The rest of the card was surprisingly solid. Uriah Hall picked up easily the biggest win of his career in stopping Gegard Mousasi. Hall spent the first round underneath Mousasi, with a moment of surprisingly slick grappling as he used the double wrist lock / kimura to turn Mousasi from the bottom of side control and threaten an armbar. Liam McGeary and Kazushi Sakuraba have done their bit to hammer the point home: the kimura as a position is a hassle from almost everywhere.

While Hall survived, he was far from thriving. As the second round opened, Hall popped out a jab that caught Mousasi. Hall retreated a little further, then leapt with a jumping back kick—a terrific intercepting counter if a little high energy—which caught Mousasi in the head as he performed and inside slip. Now if you throw a jab at a good boxer, he's probably going to slip to that side the majority of the time, but equally there was no feint before this jump it seemed like Hall wanted to catch Mousasi in the body as he came in. We'll never know whether Hall was aiming to catch Mousasi slipping or if it was a happy coincidence that amplified the effects of his technique enormously (like Eddie Wineland ducking straight onto Renan Barao's usual back kick to the body). Whatever the case, the moment of weakness was immediately leapt upon by a man who is often accused of having little finishing instinct.

Kyoji Horiguchi put on a beautiful display of karate-boxing in his flyweight bout against Chico Camus. Plenty of high level MMA striking strategy on display. Firstly, Horiguchi's usual spring in with a 1-2, only to immediately weave into a chest-to-chest position. Horiguchi will often push his opponents away after his attacks, an exploit of the rules that Giorgio Petrosyan has made a stellar kickboxing career of. Nobody can hit hard while they're stumbling backwards.

Always moving the head or pushing away after the right hand, excellently adhering to the pattern of offence.

Horiguchi's weaving left hook is the one that usually stumbles opponents simply because it is the hardest to see coming.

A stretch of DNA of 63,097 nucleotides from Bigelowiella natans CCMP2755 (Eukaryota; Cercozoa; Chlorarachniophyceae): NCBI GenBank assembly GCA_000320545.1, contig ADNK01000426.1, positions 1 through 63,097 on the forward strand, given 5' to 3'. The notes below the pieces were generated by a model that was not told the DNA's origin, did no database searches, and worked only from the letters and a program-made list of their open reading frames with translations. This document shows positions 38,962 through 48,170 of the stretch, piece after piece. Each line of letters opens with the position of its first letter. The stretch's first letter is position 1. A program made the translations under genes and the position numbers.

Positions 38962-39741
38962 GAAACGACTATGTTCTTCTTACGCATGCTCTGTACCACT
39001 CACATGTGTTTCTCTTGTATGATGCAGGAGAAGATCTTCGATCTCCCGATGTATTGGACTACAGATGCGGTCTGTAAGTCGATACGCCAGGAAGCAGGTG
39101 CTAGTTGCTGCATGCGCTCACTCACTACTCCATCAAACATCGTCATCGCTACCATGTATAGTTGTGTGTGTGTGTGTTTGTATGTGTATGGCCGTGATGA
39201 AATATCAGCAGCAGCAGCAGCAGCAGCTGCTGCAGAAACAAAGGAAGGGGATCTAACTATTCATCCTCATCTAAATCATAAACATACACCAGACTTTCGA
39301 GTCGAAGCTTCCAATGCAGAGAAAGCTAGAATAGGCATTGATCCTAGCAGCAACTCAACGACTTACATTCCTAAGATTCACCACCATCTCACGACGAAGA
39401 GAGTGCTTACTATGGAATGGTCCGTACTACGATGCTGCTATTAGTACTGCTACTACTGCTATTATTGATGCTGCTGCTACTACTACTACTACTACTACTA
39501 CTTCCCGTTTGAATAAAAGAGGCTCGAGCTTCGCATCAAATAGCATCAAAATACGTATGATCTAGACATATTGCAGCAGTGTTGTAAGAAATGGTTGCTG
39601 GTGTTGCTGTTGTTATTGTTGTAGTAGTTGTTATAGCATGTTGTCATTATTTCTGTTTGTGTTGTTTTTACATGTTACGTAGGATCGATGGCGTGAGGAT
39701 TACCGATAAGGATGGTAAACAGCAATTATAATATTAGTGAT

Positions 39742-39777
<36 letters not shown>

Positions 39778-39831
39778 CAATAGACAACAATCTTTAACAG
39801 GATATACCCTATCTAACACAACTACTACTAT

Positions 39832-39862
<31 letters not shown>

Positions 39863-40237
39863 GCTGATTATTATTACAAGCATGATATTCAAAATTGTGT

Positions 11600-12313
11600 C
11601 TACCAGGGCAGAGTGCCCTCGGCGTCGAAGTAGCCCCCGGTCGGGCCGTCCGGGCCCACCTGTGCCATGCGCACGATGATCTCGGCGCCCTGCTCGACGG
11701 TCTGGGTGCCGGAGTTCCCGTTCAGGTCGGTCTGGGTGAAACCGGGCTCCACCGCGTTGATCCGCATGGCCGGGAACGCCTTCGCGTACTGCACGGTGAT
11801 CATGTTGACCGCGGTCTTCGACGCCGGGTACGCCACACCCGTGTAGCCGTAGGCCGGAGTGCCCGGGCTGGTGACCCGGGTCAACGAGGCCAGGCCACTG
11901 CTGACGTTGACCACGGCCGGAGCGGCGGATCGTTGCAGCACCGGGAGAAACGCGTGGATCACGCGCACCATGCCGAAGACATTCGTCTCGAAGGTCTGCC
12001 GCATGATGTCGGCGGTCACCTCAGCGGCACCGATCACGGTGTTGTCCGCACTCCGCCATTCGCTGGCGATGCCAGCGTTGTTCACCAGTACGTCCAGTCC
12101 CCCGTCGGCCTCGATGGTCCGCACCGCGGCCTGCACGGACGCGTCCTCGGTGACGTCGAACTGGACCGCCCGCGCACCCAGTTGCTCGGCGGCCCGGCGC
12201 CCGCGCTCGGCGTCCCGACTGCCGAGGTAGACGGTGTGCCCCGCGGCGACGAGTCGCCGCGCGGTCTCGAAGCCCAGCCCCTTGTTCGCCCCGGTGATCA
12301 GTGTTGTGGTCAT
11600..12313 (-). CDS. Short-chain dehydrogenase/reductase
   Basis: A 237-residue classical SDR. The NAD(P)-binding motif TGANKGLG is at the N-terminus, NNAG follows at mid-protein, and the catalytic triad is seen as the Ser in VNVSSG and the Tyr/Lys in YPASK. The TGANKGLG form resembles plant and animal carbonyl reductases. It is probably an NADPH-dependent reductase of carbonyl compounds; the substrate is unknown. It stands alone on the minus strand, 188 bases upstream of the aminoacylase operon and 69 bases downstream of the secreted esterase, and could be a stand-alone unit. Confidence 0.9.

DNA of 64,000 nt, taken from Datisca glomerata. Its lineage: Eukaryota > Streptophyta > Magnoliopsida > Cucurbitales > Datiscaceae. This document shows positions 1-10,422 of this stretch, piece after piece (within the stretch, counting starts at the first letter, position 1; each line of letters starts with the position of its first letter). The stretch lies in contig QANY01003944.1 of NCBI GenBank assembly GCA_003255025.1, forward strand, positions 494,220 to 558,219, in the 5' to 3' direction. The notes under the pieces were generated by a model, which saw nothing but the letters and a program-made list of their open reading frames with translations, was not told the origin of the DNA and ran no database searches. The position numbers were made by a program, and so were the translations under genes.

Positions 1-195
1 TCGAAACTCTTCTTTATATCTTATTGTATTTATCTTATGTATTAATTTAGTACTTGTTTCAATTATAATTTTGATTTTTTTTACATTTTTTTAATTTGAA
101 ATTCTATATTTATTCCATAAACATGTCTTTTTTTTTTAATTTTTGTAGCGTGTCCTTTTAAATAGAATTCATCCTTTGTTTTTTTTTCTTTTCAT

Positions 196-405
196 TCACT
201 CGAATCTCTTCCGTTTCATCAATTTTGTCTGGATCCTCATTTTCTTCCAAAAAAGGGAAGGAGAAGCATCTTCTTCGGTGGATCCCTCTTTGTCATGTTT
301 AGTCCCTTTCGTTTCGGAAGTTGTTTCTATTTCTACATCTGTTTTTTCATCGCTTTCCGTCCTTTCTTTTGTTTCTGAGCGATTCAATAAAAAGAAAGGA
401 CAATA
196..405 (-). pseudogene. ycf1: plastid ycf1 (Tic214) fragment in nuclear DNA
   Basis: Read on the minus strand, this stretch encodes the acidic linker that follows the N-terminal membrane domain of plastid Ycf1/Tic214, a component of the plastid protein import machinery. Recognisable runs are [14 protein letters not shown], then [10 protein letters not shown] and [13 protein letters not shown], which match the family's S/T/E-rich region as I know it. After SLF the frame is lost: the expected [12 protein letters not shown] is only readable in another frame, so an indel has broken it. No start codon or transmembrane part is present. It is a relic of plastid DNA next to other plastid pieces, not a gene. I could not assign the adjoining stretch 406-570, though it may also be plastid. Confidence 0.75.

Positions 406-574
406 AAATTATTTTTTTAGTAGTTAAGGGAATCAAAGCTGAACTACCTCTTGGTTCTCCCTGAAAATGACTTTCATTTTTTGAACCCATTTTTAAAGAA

There was the WKF point fighting strategy / Peter Aerts favorite of pushing out into a high kick.

There was the old 'switch forty five' which consists of performing a side step to the side, then bringing the back foot in forty five degrees in the other direction—as stance shift as one darts out and back in on a new angle.

You will recall that T.J. Dillashaw used this to land a slick southpaw 1-2 from a forty five degree angle against Renan Barao. It's value is mainly in it taking the fighter off line as he changes stances, so that he is not a target when he wants to switch.

There was a beautiful skip up lead knee which heralded whoops and cheers from the crowd—somewhere between Lyoto Machida and Paul Felder's favourite knee strikes.

And there was even a missed jab into lead elbow attempt or two. A fun technique which can sometimes bring on a surprise cut. In fact, for years Fedor Emelianenko's only loss was due to a cut as an elbow glanced his delicate, snowflake-white skin.

Spare a final thought for Katsunori Kikuno who might well be the dumbest man competing in mixed martial arts currently. It pains me to call a fighter stupid, but it also pains me to watch Kikuno move past throwing away his tremendous potential and into accumulating brain damage for no reason.

I rant about this every time he fights but if you haven't seen his fights in DREAM and DEEP fights, he was a terrifying striker. He fought with his palms out, George Foreman style, to parry punches, and he led with dozens of hard front kicks to the body. That front snap kick that Conor McGregor used to take the interim featherweight belt? Kikuno was doing that with ridiculous effect five years ago.

Kikuno, through his kicks alone, gave Eddie Alvarez hell on the feet and Alvarez was forced to take down and submit the still incomplete product. Kikuno seemed to have all the potential in the world if he just tightened up some holes in his grappling. One day, Kikuno met Daisuke Nakamura in the ring and suddenly his hands were down by his thighs and he was eating punches to give punches. It was the most bizarre spectacle I've ever seen. He somehow got through a few Japanese fighters while fighting in the stupidest way imaginable and ended up in the UFC, where he has continued to use this hands down style and get knocked out most of the time.

The overhand was not a secret to Eddie Alvarez, you just can't do anything about it with your hands on your thighs and your chin in the air.

I don't know whether he is a masochist, or it's an attempt to prove his bushido spirit or some other nonsense, but I do blame Tsuyoshi Kohsaka. The long-time coach of Kikuno (and coincidently the man who cut Fedor Emelinaneko all those years ago) has done nothing to route his fighter's idiotic behavior and has simply watched him stumble around the ring, getting lit up in almost all of his recent bouts. Shame on you, TK.

The UFC's return to Japan was an excellent card and it is always pleasing to hear that the Japanese audience—though much smaller than in PRIDE's glory days—still appreciates the sport so much. The eerie quiet of the stadium, the lack of USA or 'you're going to die' chants, the stadium losing its mind when Josh Barnett reaped the knee in just the preliminary motion of looking for a heel hook. I truly hope that the UFC and Sakikabara's unnamed promotion can breathe life back into the country's MMA scene and develop that passionate fan base.

Pick up Jack's new kindle book, Finding the Art, or find him at his blog, Fights Gone By.


Check out these related stories:

Josh Barnett: Return of The Warmaster

Josh Barnett // Strong As Titanium